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JohnWS

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  1. Hi Jeff, Good job on flattening the cut line. As much as I've tried to do straight saw cuts manually, like you I always end up filing & sanding the cut edge flat. John
  2. Well, in my (anal) quest for accuracy, I tried! I glued six tiny pieces of stretched plastic sprue around a seventh piece in the centre to make the barrels. Lots of fun ... not! Here's a close-up pic of the finished gun in a fresh coat of primer. Thank goodness for having a magnifying glass. John
  3. Thank you! As always, your comments are really appreciated. I've missed modelling over the summer months, & it's good to be back at it. John
  4. Hello again! It's September & time to get back to some serious modelling. I've turned my attention to the helicopter hanger roof & the flight deck. The equipment located the hanger roof of HMCS Regina was configured differently during her refit, as shown in the following comparison photos. I found that the required parts either were omitted from the resin model kit or were new & needed to be scratch built. Some of the parts were already cast on the hanger roof. I decided that, rather than modify these cast parts, I would remove them & start with a clean slate, as shown below. I also removed the Phalanx gun's cast base located in the corner of the hanger roof, as well as the Landing Signal Officer's 'Howdah' located on the flight deck. This eliminates the need to mask off these parts when painting the decks & allowed me to reuse them later. In case you're wondering, the word 'howdah' means "a seat or covered pavilion on the back of an elephant or camel". The Landing Signal Officer (LSO) compartment on the flight deck reminded the airmen of a camel's hump. The word was derived from the Arabic word 'hawdaj'. I've scratch built the antenna, Phalanx gun system, & the helicopter visual landing assist equipment using white Evergreen plastic plus some resin & PE parts supplied in the kit. Again, it was a bit of a challenge due to the small size of these parts. Here's a photo of the completed parts waiting for a coat of primer; Next up, I'll prime the parts, lay out their locations, on the hanger roof, & drill locating holes to accept locating pins I've included on the scratch built parts. Unfortunately, I don't have a drawing showing the positions of these parts, so I'll be using photos and a little guesswork. Thanks for looking in. Stay safe! John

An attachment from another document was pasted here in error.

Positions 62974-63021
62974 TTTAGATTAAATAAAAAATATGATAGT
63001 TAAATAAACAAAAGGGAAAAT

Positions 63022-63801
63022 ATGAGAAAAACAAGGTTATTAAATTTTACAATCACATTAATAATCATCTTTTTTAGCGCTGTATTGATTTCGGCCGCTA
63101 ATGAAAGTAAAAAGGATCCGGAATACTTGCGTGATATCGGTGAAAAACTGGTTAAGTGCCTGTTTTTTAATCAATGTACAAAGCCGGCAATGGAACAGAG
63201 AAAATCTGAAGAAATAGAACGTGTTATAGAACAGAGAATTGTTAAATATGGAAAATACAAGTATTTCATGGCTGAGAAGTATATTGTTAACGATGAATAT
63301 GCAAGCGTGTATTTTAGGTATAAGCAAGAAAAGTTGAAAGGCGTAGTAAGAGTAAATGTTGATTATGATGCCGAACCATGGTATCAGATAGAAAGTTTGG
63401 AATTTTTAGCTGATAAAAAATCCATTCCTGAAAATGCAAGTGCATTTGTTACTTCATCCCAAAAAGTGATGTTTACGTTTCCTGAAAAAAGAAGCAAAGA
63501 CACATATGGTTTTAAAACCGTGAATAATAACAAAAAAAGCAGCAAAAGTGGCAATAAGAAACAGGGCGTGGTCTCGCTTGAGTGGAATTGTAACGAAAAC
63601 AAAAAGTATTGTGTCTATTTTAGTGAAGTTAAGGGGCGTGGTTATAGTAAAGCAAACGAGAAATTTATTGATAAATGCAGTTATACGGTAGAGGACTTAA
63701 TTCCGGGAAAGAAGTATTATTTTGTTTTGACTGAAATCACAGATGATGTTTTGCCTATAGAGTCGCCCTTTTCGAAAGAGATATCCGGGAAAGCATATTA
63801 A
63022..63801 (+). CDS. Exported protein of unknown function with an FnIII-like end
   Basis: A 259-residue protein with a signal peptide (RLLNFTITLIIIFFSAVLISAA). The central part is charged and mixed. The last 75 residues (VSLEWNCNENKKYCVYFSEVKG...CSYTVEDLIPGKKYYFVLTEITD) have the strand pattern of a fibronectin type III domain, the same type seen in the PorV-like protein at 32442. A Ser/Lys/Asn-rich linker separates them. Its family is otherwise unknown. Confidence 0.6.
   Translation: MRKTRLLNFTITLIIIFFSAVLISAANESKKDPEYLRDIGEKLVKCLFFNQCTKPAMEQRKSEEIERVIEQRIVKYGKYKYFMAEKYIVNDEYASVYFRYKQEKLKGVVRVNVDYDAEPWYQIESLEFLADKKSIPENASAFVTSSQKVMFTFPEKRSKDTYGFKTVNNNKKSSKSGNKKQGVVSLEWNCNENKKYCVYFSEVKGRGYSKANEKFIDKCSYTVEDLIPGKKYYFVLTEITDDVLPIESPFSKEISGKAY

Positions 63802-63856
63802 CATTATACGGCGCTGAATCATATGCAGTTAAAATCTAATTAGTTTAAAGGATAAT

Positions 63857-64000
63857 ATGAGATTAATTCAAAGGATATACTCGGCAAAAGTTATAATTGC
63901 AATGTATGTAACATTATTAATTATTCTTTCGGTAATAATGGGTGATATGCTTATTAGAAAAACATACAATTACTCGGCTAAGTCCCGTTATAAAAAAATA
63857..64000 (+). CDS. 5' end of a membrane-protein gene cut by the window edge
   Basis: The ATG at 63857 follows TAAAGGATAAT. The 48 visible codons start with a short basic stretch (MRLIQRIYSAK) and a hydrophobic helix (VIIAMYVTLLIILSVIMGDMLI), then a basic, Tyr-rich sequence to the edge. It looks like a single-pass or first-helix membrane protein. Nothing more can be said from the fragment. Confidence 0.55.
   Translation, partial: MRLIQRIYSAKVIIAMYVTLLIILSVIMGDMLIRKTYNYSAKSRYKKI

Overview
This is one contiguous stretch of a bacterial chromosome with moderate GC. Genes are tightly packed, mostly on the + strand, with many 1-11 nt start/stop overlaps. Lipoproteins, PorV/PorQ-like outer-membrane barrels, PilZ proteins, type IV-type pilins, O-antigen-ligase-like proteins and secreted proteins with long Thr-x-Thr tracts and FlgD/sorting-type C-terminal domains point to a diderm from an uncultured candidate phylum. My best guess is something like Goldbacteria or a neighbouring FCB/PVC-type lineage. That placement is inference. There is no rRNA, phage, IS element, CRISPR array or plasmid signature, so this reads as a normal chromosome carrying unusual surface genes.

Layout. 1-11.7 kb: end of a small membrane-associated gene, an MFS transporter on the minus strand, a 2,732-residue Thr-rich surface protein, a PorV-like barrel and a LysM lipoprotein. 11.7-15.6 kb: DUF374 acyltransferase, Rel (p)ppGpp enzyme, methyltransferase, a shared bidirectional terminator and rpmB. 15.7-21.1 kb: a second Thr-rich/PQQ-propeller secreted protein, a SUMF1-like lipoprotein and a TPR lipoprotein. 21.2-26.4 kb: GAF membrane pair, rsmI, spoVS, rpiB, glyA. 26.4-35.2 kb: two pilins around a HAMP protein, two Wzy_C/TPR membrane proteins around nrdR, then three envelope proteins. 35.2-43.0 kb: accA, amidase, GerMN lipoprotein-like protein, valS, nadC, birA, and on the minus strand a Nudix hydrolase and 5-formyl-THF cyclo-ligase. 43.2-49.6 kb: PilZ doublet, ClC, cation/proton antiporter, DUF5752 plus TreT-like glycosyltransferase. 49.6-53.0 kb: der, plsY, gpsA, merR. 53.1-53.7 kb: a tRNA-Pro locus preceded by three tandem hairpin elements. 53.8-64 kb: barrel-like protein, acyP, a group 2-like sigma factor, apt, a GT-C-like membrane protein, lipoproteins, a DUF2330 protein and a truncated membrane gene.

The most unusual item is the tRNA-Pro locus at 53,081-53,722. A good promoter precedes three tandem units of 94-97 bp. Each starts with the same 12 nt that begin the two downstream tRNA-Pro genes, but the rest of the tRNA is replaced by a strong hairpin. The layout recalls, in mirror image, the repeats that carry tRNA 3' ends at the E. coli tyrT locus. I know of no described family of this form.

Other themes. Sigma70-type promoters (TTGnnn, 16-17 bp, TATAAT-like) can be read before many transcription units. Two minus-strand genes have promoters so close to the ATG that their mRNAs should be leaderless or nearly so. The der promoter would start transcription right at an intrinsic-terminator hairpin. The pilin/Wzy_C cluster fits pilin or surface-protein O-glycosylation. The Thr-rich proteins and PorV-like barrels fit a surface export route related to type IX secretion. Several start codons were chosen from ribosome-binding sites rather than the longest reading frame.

5. Hey, Kev. Sorry to hear about your health issue. But, it's nice to see you trying to soldier on with the Citroen build. Coincidently, my wife was watching an old Rosemary & Thyne episode on TV earlier this week where the lead characters were driving one of these 'beasts' on the French Riviera. No rust though. Best wishes for a successful build. John
  6. Hi Kev, Nice to see you giving this model a go. I'll be watching with interest. BTW, I've always tried to prevent having rust on my (full size) vehicles, not add it. So this build will be a new experience for me. John
  7. I'm assuming they were the same depending on the aircraft carried, but I really don't know for sure. beefy, here's a link to a nice video fo keep you entertained while you wait for the answer - https://www.youtube.com/watch?v=6dmNyts7f1w John
  8. Interesting subject, Jeff. Looking forward to following along, as well. John
  9. Another short update. This time, the UHF Antenna & Support Mast located amidships. I scratch built this mast using plastic bar for the mast & plastic rod for the antenna. Two small antenna were made from sections cut from 1/350 scale PE handrails & stretched plastic sprue. The mast main supports was made from wine bottle foil & plastic sheet. Overall the antenna & mast assembly was made from 16 tiny parts. Here's a photo of the assembly dry fitted & waiting for a coat of primer. Unfortunately, this build has been proceeding slower than normal as we continue to deal with our summer heat wave, e.g. today's high is 40°C including the humidity index. Luckily, so far we haven't had to deal with forest fires like other regions of Canada & the world. Thanks again for looking. Stay safe! John
  10. Nice touch building the canoe in your garage diorama. John
  11. Thanks beefy. The white plastic details get washed out in the photos. I haven't mastered all the camera lighting settings. The grey primer does show the details, but it shows the mistakes too. John
  12. Thanks Kev! Appreciated, as always. I guess some of the magic is making the tiny parts disappear in the carpet monster. I wish! Then I could reduce my stress by paying an expert (like you) to make my models. But, where would be the fun in that?
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